Summary: We are not called to sell Jesus, we are called to introduce people to Him

Matthew 28:16-20 September 12, 2004

Making Disciples

At the end of Matthew, you have this amazing tale of Jesus death. He is arrested, beaten, tried unjustly and sentenced to death by crucifixion. In the movie the passion of the Christ, I am amazed that Jesus survives the torture to even go to the cross. But he survives to die, and Matthew speaks of this cataclysmic event when Jesus does finally die. 27:50-54

50And when Jesus had cried out again in a loud voice, he gave up his spirit.

51At that moment the curtain of the temple was torn in two from top to bottom. The earth shook and the rocks split. 52The tombs broke open and the bodies of many holy people who had died were raised to life. 53They came out of the tombs, and after Jesus’ resurrection they went into the holy city and appeared to many people.

54When the centurion and those with him who were guarding Jesus saw the earthquake and all that had happened, they were terrified, and exclaimed, "Surely he was the Son[5] of God!"

The event is cataclysmic because the event is cosmic – this is not as simple as an innocent man dieing unjustly, or a great radical dieing for his ideals. No this is the very Son of God who came to be a man for the purpose of dying for us, that we might have life.

Jesus death breaks the wall that divides us from God, and the curtain that keeps us out of the holy of holies in the temple ripping in two is a great sign that Jesus has ripped access to god wide open through his death on the cross. The resurrection of the Saints at Jesus death is a sign of the life that Jesus has purchased.

Jesus own resurrection is an even greater sign and proof, that his innocent death has broken the hold that sin has on our lives, and loosened the grip that death has on all of creation.

Philippians tells us that Jesus obedience even to the point of death, is the reason that God lifted him up to the highest place and gave him the name that is above every name that at the name of Jesus every knee should bow in heaven and on earth and under the earth and every tongue confess that Jesus Christ is Lord, to the glory of God the Father!

It is with this power and glory that the risen Jesus returns to his disciples. He tells them to go to Galilee where he will meet them. When they arrive he says these words to them: Matthew 28:18-20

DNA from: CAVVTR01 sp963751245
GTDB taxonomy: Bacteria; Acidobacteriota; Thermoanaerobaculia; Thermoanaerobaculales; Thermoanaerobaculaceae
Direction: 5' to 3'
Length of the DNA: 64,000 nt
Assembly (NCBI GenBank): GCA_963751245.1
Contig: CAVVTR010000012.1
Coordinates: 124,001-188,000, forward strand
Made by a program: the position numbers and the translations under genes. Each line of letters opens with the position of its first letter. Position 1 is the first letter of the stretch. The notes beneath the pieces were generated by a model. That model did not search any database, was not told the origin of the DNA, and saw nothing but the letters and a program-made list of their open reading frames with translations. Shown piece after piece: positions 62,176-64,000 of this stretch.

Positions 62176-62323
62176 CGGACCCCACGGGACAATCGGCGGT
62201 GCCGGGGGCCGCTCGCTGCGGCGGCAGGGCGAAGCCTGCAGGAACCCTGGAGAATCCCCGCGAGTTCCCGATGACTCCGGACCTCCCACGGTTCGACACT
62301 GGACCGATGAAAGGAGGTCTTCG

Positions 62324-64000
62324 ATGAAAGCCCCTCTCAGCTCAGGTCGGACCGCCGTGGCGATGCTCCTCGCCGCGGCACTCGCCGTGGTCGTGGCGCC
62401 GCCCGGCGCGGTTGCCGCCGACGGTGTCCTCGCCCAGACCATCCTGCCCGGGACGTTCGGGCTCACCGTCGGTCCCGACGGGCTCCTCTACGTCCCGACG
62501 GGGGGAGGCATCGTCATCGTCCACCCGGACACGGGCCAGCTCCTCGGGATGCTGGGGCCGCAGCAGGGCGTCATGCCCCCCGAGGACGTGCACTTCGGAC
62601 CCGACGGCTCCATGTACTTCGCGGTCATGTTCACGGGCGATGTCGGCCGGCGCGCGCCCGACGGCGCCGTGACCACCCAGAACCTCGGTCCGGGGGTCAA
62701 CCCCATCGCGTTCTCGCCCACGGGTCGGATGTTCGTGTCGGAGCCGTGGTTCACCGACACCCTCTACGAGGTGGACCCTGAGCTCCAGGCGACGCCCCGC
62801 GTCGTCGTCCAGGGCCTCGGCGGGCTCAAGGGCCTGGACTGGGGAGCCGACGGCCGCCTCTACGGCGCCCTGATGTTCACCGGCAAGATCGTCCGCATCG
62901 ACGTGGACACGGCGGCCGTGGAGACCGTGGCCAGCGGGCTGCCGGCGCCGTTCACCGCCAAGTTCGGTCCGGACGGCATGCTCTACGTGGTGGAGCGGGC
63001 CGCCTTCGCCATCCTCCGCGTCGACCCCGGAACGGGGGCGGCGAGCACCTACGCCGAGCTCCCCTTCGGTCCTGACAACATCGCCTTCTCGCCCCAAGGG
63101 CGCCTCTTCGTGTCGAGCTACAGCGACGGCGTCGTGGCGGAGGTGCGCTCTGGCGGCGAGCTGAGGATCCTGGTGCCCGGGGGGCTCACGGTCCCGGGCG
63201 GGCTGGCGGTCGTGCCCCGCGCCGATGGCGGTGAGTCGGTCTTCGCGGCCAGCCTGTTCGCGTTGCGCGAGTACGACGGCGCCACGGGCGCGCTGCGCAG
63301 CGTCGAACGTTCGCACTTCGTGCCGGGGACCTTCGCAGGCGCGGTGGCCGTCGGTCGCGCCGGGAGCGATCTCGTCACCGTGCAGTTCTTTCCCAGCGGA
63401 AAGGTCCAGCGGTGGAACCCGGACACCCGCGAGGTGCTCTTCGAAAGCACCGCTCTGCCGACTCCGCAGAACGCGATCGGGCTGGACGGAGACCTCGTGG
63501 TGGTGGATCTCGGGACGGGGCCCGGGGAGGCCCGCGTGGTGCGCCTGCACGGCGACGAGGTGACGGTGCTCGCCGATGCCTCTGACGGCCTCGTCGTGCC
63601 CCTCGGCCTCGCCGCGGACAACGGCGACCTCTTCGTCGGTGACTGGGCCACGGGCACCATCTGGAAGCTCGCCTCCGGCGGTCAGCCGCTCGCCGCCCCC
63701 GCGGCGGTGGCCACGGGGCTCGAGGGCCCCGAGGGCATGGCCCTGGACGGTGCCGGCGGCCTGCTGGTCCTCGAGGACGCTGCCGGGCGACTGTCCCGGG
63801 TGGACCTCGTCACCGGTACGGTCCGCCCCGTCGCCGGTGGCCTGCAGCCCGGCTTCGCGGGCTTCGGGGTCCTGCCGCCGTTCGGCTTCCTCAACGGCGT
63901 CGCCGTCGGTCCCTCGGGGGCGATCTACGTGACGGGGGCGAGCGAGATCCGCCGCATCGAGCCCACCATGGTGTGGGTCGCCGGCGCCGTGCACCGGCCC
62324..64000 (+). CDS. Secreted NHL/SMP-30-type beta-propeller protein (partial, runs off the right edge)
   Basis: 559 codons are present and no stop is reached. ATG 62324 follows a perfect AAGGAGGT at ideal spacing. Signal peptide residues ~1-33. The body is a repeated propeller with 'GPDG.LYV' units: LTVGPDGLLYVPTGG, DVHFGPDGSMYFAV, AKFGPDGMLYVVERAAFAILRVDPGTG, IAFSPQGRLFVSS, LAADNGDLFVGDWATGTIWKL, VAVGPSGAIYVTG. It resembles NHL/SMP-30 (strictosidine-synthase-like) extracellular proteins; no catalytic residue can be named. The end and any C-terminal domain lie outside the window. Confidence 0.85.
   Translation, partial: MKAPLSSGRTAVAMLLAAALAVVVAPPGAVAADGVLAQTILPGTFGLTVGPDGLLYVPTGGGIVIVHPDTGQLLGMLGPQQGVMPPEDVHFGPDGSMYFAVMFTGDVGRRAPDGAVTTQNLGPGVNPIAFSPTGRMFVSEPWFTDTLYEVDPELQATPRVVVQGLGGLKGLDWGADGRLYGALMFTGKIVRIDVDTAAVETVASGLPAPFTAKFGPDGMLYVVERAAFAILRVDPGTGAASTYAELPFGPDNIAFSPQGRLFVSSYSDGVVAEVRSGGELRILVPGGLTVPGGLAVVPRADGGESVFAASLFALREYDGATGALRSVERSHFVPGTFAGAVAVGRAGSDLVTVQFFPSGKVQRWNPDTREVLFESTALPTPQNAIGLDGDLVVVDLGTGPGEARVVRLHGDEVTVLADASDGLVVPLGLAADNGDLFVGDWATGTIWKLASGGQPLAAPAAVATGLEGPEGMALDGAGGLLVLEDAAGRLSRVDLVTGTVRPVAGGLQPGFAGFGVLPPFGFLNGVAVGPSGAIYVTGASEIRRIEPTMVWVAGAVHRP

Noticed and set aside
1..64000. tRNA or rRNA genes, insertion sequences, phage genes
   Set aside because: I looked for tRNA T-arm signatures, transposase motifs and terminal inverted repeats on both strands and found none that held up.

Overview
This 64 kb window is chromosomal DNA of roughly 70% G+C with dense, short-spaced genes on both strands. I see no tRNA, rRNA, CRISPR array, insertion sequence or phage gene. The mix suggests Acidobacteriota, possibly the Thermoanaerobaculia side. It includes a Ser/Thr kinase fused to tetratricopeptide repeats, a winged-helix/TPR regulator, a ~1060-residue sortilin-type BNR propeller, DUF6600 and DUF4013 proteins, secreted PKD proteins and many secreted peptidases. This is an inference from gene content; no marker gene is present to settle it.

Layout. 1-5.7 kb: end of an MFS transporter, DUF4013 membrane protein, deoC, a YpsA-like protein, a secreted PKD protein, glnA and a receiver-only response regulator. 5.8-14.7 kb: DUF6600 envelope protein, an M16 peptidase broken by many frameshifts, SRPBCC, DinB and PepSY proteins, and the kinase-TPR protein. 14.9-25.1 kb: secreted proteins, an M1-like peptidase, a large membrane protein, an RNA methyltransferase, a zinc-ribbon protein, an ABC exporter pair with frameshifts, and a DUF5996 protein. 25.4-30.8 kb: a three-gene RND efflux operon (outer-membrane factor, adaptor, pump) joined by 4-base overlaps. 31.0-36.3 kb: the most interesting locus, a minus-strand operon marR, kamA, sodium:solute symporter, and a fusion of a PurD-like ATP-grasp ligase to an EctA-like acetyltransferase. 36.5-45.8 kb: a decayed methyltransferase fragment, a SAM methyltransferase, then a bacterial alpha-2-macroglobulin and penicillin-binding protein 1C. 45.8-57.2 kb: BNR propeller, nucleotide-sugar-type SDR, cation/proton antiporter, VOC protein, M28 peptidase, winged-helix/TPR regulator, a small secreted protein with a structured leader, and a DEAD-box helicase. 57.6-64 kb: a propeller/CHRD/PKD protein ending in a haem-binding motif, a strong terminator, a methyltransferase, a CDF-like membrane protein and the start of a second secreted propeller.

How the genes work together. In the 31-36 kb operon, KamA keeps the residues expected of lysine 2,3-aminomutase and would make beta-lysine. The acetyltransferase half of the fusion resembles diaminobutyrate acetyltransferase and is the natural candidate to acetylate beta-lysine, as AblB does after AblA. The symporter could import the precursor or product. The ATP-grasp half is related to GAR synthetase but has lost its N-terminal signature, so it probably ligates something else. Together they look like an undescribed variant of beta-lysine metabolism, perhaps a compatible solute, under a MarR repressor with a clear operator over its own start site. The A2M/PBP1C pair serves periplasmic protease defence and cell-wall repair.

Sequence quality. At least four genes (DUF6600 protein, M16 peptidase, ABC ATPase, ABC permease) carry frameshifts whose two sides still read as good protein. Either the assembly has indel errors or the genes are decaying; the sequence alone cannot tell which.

18Then Jesus came to them and said, "All authority in heaven and on earth has been given to me. 19Therefore go and make disciples of all nations, baptizing them in[1] the name of the Father and of the Son and of the Holy Spirit, 20and teaching them to obey everything I have commanded you. And surely I am with you always, to the very end of the age."


These words are called the great commission. That day in Galilee, Jesus gave the church it’s commission – to go and make disciples of all nations with the power of Jesus backing them up.

Compare this great commission to Alec Baldwin’s speech in Glengarry Glen Ross. The movie is set in the recession of the early nineties - He walks into the office of real estate sales and begins to yell at the sales men because they are not selling. He calls them names, he swears at them,(which is why I didn’t use the clip), he questions their manhood, he tells the man getting coffee to put it down, not because he was interrupting, but because coffee is for closers – not for losers like him. He sets out a deal for them – prizes for the top sellers of the month – first prize is a new car, second prize is a set of steak knives, and third prize is, “You’re fired.” He turns over a chalk board with the letters A B C on it and he says that it is as simple as ABC A – always, B – be, C – closing: Always Be Closing, always be closing.

My problem is that I believe that over the last number of generations, we have taken our evangelistic methods, not from Jesus’ words in Matthew 28, but from sales models like we find in Glengarry Glen Ross.

The sales model of evangelism is damaging to discipleship – the sales method of evangelism turns people into consumers of religion.

Erwin McManus says when we bring people into the church as consumers, then we expect them to be participants!

In the sales model of evangelism, sermons on evangelism often sound much like Alec Baldwin’s speech on sales – preachers either encourage us to get out there and close the deal, or berate us for being such bad sales people.

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